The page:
As someone steeped in established genres like R&B, funk, soul, and gospel, what was your first impression of rap music?
It intrigued me. The innovative nature of the whole thing got to me. In the Black neighborhoods, the kids don’t always have access to instruments and music lessons, so they couldn’t form bands. So what they did was take the music that was already recorded and augmented it to fit their style of expression.
They took the hook or four bars here or there. Samplers were out, but everybody wasn’t using them, they were recording it to tape. I thought that was brilliant. People wanted to downplay it because no one was playing any instruments. But they are. They’re taking music that’s already out and re-appropriating it to translate it to today’s expression. It reminded me of The Last Poets, who blew everybody’s mind when they came out. It was in the rawness of their lyrics. They had a song called “Gashman” that was about a dude who got a lot of pussy all the time. That’s a rap song (laughs).
People would also say [hip-hop] wouldn’t last and that it was garbage and that the rappers were talking all this junk. That’s what the white people first said when they discovered R&B. They even named it rock ‘n roll. You couldn’t go anywhere without hearing the influence of R&B on popular culture, and it’s the same way with hip-hop now. I act in commercials, and the music they license is R&B or rap. The way people dress is influenced by hip-hop, too. It didn’t die; it only got stronger.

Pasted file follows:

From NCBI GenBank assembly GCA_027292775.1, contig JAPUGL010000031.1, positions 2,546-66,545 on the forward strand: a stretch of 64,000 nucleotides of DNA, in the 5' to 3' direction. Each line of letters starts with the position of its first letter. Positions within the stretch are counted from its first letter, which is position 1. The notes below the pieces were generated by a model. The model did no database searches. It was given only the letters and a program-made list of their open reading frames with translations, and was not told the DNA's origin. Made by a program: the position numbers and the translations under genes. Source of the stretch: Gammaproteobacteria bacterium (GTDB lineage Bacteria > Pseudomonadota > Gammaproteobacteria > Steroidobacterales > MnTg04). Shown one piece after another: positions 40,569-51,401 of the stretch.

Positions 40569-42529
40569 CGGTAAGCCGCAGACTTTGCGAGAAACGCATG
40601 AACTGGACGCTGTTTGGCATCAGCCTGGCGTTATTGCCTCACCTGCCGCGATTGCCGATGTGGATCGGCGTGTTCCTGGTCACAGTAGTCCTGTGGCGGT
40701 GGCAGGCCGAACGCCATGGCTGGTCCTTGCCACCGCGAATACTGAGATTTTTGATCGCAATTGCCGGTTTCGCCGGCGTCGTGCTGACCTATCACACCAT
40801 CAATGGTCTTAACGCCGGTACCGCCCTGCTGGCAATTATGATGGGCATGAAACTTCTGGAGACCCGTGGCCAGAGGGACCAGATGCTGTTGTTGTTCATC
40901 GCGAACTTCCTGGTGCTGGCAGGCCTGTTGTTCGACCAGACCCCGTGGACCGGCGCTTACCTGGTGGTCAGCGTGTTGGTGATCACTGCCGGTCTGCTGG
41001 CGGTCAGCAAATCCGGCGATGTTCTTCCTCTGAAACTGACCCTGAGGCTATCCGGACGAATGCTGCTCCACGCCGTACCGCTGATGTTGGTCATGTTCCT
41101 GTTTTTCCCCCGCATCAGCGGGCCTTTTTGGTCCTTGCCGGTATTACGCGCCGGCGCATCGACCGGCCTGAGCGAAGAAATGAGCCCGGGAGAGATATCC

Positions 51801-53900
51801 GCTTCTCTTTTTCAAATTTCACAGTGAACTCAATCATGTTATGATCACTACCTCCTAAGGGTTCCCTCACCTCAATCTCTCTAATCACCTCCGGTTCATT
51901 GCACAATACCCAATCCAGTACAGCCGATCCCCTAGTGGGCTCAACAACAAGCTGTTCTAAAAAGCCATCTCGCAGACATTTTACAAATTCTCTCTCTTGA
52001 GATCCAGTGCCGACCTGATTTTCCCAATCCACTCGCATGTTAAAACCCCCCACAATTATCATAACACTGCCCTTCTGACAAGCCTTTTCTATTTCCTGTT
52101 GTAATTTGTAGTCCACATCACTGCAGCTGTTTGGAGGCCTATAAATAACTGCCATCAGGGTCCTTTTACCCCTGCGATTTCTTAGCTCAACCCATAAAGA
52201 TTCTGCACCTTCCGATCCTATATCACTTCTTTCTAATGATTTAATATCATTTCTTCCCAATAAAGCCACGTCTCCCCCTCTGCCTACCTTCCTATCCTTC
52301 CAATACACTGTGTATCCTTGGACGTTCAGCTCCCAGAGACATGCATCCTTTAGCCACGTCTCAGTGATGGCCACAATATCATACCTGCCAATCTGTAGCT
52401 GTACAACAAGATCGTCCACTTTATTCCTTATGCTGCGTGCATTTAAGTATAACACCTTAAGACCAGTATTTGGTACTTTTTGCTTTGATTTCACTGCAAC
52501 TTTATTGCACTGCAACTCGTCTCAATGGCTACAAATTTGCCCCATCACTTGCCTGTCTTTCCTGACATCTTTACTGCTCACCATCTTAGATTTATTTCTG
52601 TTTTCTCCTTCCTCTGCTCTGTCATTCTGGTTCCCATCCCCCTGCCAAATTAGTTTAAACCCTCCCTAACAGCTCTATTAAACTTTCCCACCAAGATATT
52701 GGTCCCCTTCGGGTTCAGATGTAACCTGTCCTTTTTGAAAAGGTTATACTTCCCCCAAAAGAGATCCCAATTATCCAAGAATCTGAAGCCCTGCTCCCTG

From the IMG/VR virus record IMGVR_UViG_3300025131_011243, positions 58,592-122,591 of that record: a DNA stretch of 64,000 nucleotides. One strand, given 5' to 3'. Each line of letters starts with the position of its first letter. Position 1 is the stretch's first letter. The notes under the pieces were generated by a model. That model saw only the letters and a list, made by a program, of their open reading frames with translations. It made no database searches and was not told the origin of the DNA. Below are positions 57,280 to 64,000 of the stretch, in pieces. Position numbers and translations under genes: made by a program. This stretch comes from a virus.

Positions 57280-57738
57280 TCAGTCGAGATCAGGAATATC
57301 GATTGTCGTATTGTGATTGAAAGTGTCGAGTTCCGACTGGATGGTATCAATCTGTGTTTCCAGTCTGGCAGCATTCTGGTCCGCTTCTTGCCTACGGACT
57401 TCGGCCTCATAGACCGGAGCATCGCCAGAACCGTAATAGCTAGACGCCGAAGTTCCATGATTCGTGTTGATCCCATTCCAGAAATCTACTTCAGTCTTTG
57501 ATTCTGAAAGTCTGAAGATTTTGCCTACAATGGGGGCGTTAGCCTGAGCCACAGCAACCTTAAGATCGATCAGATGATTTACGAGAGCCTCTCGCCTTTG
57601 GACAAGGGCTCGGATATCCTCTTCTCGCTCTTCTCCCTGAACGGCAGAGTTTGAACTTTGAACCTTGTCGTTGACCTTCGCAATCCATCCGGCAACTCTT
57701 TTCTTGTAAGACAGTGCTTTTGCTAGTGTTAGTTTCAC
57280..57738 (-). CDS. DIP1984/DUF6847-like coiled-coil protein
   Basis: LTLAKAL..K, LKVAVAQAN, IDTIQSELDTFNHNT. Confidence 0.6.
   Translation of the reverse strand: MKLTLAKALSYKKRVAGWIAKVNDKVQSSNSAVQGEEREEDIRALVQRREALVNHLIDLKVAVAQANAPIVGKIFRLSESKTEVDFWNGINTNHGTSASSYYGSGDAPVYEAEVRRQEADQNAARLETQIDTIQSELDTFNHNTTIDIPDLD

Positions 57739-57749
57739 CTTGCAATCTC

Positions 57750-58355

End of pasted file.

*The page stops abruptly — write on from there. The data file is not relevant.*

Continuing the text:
How did you feel about rap music when I was born in 1992?
That is when the music began to split into different segments. Now you had gangsta rap and whatever else. The record companies began to have more of a say. Before all that, the rappers were promoting themselves. They sold their music out of the trunks of cars and now they were getting big record deals. The record companies leaned into the gangsta rap idiom. Some of it was valid because music is an expression of your life experiences, and there was room for that. What I didn’t like was when they talked negatively about and disrespecting women. That I never liked. It’s one thing when you’re bragging about the car you’re driving and the champagne and the money, but if you call them bitches and all of that, that’s unnecessary. But that’s the only complaint I had. I’ve always thought it was innovative. And a lot of musicians I knew incorporated record scratches and rap verses into their songs.